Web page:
Since this point in my healing to the present day, I’ve had some great experiences that have proven to me that these points that I learned are healthy and good and allow me freedom…I don’t feel trapped with no voice. I’ve lived so many years feeling physically that I’m suffocating, and emotionally suffocating, as well. Since I no longer feel physically lacking control over my breathing, it’s nice to have that same control over my emotional self. What I say with my precious voice is just as important as the breath I use to produce the words…it’s all connected. As you would imagine, there have also been some learning experiences along the way. I’ve had to establish some healthy boundaries that have been difficult, but oh so worth the effort and pain. Throughout all of this, my husband has been my biggest cheerleader, helping me do “the hard thing” when it came time to say no and set boundaries. He always encouraged me to stand up for myself and speak my mind, making all this hard stuff just a little easier.
Now it’s time for a funny experience about me being strong and standing up for myself…or perhaps I should say “facing the beast?” As I mentioned before, we have cows, chickens, and a dog and I was worried about the Pilates peeps learning about this. I did let the cat out of the bag and surprisingly they all thought this was great! It made me a sort of rock star when I brought them all fresh eggs and raw honey [I got the honey from a neighbor] so I could rest my fear about being kicked out. All the people I worked with at AZ Body Mechanics became dear friends and I love them to this day.
A few weeks ago, of course when Rick was gone, our bull—I’ve named him The Stupid Bull—got out. Our property is a little larger than an acre, so TSB was enjoying himself, destroying our backyard. I called Rick and he told me to not do anything, stay inside, and he’ll be home in a few minutes. So I stood at our back window, fuming as I watched TSB destructively frolic about. But when he started attacking our fence between our property and our neighbors, the Scotts, I blew a gasket! Our dear neighbors are an elderly couple I’ve known my whole life, she had been sick and he doesn’t get around that good anymore. The last thing they needed what TSB to head-butt their fence to the ground and destroy their backyard. Clad in my capris, t-shirt, and trusty flip-flops, I went outside, grabbed the first thing I could see, which happened to be a partially deflated RED soccer ball [yes…I see how stupid this is now…but I was so mad at TSB!] and snuck up behind him and nailed him in the head with the RED soccer ball. I hadn’t thought through my plan past this point [yes…I know that was stupid] so I was just a little shocked when TSB turned, snorted, pawed the ground and charged me.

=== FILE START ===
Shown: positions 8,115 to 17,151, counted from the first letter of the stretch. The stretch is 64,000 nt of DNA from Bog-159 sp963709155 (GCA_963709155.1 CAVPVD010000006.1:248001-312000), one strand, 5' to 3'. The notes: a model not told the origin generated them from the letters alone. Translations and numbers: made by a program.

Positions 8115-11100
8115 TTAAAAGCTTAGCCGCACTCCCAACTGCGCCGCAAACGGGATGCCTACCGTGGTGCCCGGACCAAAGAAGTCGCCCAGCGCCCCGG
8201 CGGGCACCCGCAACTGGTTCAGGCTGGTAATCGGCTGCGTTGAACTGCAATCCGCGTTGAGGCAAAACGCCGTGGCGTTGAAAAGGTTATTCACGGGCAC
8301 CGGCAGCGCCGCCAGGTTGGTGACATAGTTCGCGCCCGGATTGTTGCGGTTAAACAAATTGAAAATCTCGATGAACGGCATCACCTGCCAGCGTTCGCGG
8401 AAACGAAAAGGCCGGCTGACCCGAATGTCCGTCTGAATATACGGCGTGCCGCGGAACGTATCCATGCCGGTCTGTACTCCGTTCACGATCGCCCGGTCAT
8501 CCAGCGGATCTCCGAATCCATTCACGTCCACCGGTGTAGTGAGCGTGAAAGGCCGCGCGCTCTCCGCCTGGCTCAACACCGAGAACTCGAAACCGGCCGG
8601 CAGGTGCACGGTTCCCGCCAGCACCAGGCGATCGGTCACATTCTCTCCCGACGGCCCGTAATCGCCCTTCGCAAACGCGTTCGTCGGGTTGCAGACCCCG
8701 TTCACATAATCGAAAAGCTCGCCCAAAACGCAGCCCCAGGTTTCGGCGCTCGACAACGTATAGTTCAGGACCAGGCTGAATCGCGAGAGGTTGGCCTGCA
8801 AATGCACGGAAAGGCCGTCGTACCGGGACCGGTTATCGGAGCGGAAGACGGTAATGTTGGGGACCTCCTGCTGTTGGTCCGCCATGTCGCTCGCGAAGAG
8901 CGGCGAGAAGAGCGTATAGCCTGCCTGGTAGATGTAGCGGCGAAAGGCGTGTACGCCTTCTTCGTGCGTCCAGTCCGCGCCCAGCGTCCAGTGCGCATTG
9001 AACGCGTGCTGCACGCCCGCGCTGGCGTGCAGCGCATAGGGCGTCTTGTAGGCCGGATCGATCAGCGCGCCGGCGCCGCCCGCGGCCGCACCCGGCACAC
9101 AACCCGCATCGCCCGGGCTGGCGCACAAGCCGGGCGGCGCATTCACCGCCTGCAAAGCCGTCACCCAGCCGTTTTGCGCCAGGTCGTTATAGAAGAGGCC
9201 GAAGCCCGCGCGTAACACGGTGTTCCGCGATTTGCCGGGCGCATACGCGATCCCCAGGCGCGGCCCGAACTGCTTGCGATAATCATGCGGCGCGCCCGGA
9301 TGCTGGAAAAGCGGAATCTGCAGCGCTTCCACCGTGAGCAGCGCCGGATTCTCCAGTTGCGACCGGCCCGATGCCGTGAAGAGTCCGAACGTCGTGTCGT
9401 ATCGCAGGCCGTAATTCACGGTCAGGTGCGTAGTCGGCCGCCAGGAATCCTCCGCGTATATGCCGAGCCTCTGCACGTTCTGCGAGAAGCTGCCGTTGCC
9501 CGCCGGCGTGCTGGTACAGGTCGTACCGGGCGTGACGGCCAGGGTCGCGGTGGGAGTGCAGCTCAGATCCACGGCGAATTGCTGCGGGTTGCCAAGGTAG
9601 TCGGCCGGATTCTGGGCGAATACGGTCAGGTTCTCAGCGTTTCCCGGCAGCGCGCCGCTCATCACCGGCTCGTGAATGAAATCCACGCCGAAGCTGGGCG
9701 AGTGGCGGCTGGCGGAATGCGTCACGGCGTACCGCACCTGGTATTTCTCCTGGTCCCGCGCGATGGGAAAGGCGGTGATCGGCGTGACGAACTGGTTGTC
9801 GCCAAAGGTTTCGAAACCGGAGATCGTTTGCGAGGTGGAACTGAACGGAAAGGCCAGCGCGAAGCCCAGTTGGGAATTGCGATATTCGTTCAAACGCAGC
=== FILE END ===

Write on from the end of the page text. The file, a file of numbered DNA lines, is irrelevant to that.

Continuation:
Maybe some of you have had super-de-duper dangerous experiences where all sorts of things are supposed to be going through your mind…but, instead, your mind focuses on some random thing? So instead of my life flashing before my eyes as I ran half the length of our property with TSB right behind me, all I could think of was “Wow….I’m really running fast! Listen to my flip-flops go. And I’m breathing great! I’ve got to tell CK and the ladies at the gym about this.” I made my way into my back French doors and did a stare-down with TSB for a few minutes, and then he wandered off and started destroying something else.
I probably wouldn’t have said anything to my husband about this, but unbeknownst to me, a couple of neighbor men had seen that TSB got out and were at the end of our property coming to help…and witnessed my super-stupid soccer ball attack. My husband got home about then and with the help of these men, got TSB back in his pen. And, of course, these men told my husband all about my super-stupid soccer ball attack. My husband is one of the most patient and kind men I know, but it took him a second or two to calm down. Then he reminded me that he was so happy that I feel physically strong and that he was so grateful that I feel like I can face hard things and that he’s delighted that I can stand up for myself…but if I EVER do something like this again he’ll not be happy or delighted AT ALL. I agreed.
Attached is a picture of me, armed with my trusty straw, making amends with TSB. My husband took the picture and made me put the straw in my mouth because it deserved some credit: if I’m going to do super-stupid soccer ball stunts then there should be credit given to what has helped me breathe and be healthy enough to survive these stunts….ha! Anyone who reads this, please don’t ever throw a partially deflated RED soccer ball at an angry bull…it’s REALLY stupid. But I have to say there’s some small part of me that is happy that I didn’t feel completely powerless in the situation…even though it was REALLY stupid.
All kidding aside, I’m grateful for CK’s comprehensive approach to my healing and her suggestion to see a hypnotherapist. It allowed me to cover some emotional ground quickly…and it was a good thing because more changes were on the horizon: due to insurance issues my time with CK and Pilates were coming to an end, at least officially. What would be my next steps in healing?